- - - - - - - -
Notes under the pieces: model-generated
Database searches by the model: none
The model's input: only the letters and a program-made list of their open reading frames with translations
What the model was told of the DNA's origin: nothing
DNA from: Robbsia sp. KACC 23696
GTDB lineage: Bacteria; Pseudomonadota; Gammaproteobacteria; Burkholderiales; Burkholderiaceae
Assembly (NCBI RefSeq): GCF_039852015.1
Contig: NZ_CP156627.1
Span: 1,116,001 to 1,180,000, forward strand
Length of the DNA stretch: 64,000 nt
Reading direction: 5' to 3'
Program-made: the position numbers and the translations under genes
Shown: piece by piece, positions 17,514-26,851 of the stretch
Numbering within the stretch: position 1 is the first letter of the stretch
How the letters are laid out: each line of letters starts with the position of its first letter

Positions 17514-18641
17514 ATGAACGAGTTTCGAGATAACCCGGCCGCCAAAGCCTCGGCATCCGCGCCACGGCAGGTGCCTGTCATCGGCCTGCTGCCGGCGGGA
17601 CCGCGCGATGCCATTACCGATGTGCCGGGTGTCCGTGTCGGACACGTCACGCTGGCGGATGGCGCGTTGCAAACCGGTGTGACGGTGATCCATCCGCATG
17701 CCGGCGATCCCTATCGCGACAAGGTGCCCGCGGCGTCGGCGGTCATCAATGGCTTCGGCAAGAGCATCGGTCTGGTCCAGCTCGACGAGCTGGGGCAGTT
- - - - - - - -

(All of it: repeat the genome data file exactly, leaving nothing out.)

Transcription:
Notes under the pieces: model-generated
Database searches by the model: none
The model's input: only the letters and a program-made list of their open reading frames with translations
What the model was told of the DNA's origin: nothing
DNA from: Robbsia sp. KACC 23696
GTDB lineage: Bacteria; Pseudomonadota; Gammaproteobacteria; Burkholderiales; Burkholderiaceae
Assembly (NCBI RefSeq): GCF_039852015.1
Contig: NZ_CP156627.1
Span: 1,116,001 to 1,180,000, forward strand
Length of the DNA stretch: 64,000 nt
Reading direction: 5' to 3'
Program-made: the position numbers and the translations under genes
Shown: piece by piece, positions 17,514-26,851 of the stretch
Numbering within the stretch: position 1 is the first letter of the stretch
How the letters are laid out: each line of letters starts with the position of its first letter

Positions 17514-18641
17514 ATGAACGAGTTTCGAGATAACCCGGCCGCCAAAGCCTCGGCATCCGCGCCACGGCAGGTGCCTGTCATCGGCCTGCTGCCGGCGGGA
17601 CCGCGCGATGCCATTACCGATGTGCCGGGTGTCCGTGTCGGACACGTCACGCTGGCGGATGGCGCGTTGCAAACCGGTGTGACGGTGATCCATCCGCATG
17701 CCGGCGATCCCTATCGCGACAAGGTGCCCGCGGCGTCGGCGGTCATCAATGGCTTCGGCAAGAGCATCGGTCTGGTCCAGCTCGACGAGCTGGGGCAGTT